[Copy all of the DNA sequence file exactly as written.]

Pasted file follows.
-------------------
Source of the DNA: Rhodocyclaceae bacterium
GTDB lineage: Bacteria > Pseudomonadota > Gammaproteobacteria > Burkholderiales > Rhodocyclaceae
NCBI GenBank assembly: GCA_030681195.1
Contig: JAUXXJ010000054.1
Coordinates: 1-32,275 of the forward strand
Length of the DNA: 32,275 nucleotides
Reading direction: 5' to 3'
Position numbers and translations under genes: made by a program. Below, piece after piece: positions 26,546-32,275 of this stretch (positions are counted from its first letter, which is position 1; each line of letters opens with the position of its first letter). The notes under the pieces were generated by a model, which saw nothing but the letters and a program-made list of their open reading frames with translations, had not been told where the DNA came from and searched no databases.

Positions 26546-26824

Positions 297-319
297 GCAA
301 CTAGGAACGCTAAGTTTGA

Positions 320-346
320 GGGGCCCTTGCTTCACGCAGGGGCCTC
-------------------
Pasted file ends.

Source of the DNA: Rhodocyclaceae bacterium
GTDB lineage: Bacteria > Pseudomonadota > Gammaproteobacteria > Burkholderiales > Rhodocyclaceae
NCBI GenBank assembly: GCA_030681195.1
Contig: JAUXXJ010000054.1
Coordinates: 1-32,275 of the forward strand
Length of the DNA: 32,275 nucleotides
Reading direction: 5' to 3'
Position numbers and translations under genes: made by a program. Below, piece after piece: positions 26,546-32,275 of this stretch (positions are counted from its first letter, which is position 1; each line of letters opens with the position of its first letter). The notes under the pieces were generated by a model, which saw nothing but the letters and a program-made list of their open reading frames with translations, had not been told where the DNA came from and searched no databases.

Positions 26546-26824

Positions 297-319
297 GCAA
301 CTAGGAACGCTAAGTTTGA

Positions 320-346
320 GGGGCCCTTGCTTCACGCAGGGGCCTC